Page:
#5 - Lineage
Why it's important to show where shows come from
Shows don’t come from nowhere. They are touched by tens if not hundreds of people and organisations on their road to production.
But yet I have noticed that people love to act as if they were solely responsible for a show being made. It is rare to see every single person and organisation who brought a show into the world properly thanked and acknowledged for the journey a show has been on. Perhaps this is due to a need for simplicity of signposting, but more often than not it seems that this is based around a need for ownership.
Of course there are always bigger contributions and small contributions. But I think that sometimes in trying to highlight the big contributions that have brought a show to audiences, it often seems that people erase or forget the small ones. Perhaps they think that audiences don’t really mind how a show got to where it is. Theatre is after all a present tense experience. But this week I wanted to send a plea to everyone working in theatre to show the lineage of your show with clarity and honesty.
Thank every concert that presented songs. Thank every singer that sang those songs. Thank every person who read and workshopped the script. Thank every person who offered notes and advice. Thank every theatre that presented any part of the script to any size of audience. Thank the people who led the writers to the team. Thank the people who contributed financially. Thank the people who believed in something when it needed that belief.
Thank yous are free. Showing the arrows that point to you and that point from you is the least you can do and frankly it is the least everyone can do.
I am certainly not without my faults. I run a small company and have had to do a lot of self promotion to show people the things I care about. The types of new musicals I look to support are not always broadly accepted in either the commercial or subsidised landscapes and so I do a lot of shouting about the things I am doing and the work I care about. But I always discuss clearly and openly the lineage of the shows I am making and the writers I am working with. Whenever I present a song at SIGNAL (the concert series I curate) I always make a habit of saying where I met the writer: At what concert or event, at what show. I show my working. I say thank you. It is essential we know that none of us are on our own but that we are part of an ecosystem.
I have noticed that in theatre, people love to be involved with a new piece from the beginning because in some ways it makes this sense of singular ownership feel clearer and simpler. Indeed I have often fallen into the trap of thinking that I have to be there first so I won’t be unseated from the future or legacy of a piece. But here’s the thing, this selfishness or anxiety wouldn’t be required if people just said thank you and pointed to the people who have been part of a piece’s growth. If people looked to create honest extended families rather than look at the world of theatre as one of ownership and sole credits.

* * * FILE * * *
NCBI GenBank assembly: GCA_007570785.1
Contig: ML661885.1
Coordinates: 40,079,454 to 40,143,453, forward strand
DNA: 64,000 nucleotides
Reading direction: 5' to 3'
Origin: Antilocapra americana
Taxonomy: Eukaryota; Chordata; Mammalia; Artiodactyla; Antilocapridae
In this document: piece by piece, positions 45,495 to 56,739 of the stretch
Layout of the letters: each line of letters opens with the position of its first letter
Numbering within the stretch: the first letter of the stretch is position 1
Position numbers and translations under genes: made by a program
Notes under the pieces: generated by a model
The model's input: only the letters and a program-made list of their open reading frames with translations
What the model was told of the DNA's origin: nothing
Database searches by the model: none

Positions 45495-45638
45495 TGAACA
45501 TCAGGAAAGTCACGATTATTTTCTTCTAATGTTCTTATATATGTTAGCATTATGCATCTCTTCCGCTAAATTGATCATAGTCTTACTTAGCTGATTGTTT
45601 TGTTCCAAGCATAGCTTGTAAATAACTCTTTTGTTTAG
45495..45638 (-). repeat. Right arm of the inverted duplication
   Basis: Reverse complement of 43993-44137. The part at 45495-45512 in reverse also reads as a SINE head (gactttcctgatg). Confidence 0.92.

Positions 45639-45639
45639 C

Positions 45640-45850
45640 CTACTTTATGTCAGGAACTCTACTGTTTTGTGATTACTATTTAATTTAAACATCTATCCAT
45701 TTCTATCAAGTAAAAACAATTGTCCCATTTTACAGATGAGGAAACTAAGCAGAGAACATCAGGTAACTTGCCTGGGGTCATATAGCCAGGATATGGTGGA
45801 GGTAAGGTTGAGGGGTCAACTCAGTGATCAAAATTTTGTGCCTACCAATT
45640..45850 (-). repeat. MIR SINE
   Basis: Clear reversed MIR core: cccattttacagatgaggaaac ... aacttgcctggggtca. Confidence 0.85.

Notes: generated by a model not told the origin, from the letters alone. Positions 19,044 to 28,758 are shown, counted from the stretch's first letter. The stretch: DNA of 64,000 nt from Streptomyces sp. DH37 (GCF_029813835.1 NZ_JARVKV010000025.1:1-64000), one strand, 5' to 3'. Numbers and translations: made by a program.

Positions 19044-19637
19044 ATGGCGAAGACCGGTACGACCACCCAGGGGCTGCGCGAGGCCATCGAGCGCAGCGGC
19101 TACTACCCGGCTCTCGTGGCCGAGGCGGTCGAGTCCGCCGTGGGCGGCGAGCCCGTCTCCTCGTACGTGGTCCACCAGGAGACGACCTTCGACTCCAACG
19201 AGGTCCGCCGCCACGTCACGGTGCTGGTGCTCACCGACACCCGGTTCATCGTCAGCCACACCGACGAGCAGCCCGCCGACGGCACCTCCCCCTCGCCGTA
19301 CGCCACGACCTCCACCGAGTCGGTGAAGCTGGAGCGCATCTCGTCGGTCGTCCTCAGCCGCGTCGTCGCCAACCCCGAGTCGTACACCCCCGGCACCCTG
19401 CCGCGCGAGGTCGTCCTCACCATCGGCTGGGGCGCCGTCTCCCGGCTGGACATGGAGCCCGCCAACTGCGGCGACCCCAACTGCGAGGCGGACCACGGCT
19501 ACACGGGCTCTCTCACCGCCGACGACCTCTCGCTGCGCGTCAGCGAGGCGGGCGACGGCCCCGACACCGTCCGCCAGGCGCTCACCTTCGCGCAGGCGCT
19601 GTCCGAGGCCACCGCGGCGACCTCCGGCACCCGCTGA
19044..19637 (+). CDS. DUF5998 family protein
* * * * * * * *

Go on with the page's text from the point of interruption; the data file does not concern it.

In an ideal world, pieces grow, and as they grow they need new partners, advisers, funders, venues, creatives and actors to join them. This newness shouldn’t need to erase what has come before but can join and augment it. Growth can happen because a table gets bigger and not just because someone bigger takes someone else’s seat at a smaller table.
When it comes to new writing I have also seen that there is a gap between brand new ideas and shows that are successfully onstage for long runs. People are anxious to take on shows that already exist or have been somewhat developed because there is a sense that there is already a legacy and a group of people whose work has to be included, internalised and acknowledged. And so often people look for shows that are new enough that they don’t have to share. But this often means that pieces that have been redrafted and workshopped already, get lost or don’t get the opportunities they deserve because of a desire for people in power to be able to say ‘this is mine’ more than wanting so say ‘thank you’.
Again I will say that my fear of not being thanked for my work has sometimes led me to turn inward and act more selfishly. It has made me think that perhaps I should be emulating those I fear and looking to make my work singular. But I realise this is because I spent years doing lots of things to help pieces on their way without receiving credit or thanks. And when people don’t get that acknowledgement of their part in the heritage of a piece, they start wondering how to make work where they won’t need anyone else to say thank you. As ever selfishness, leads to selfishness.
So here is my reflection. I am happier when I say thank you. I am happier when I acknowledge the many many people in my sector who I need to do my job. I am also happier when those people acknowledge and thank me. Gratitude works both ways, as does legacy, as does honest reflections on lineage.
So from here on I will be including a lineage paragraph on the website and in the programme of every show I am part of. Every single episode and interaction that has brought a show to now will be clearly and transparently mentioned. Shows don’t just appear from nowhere. They don’t suddenly arrive in the West End with only one producer and one venue to thank. They come from hundreds of tiny interactions. Hundreds of people’s belief and hard work. So from now on I won’t just be showing the final answer, I will be showing my working too.
Thank you for reading
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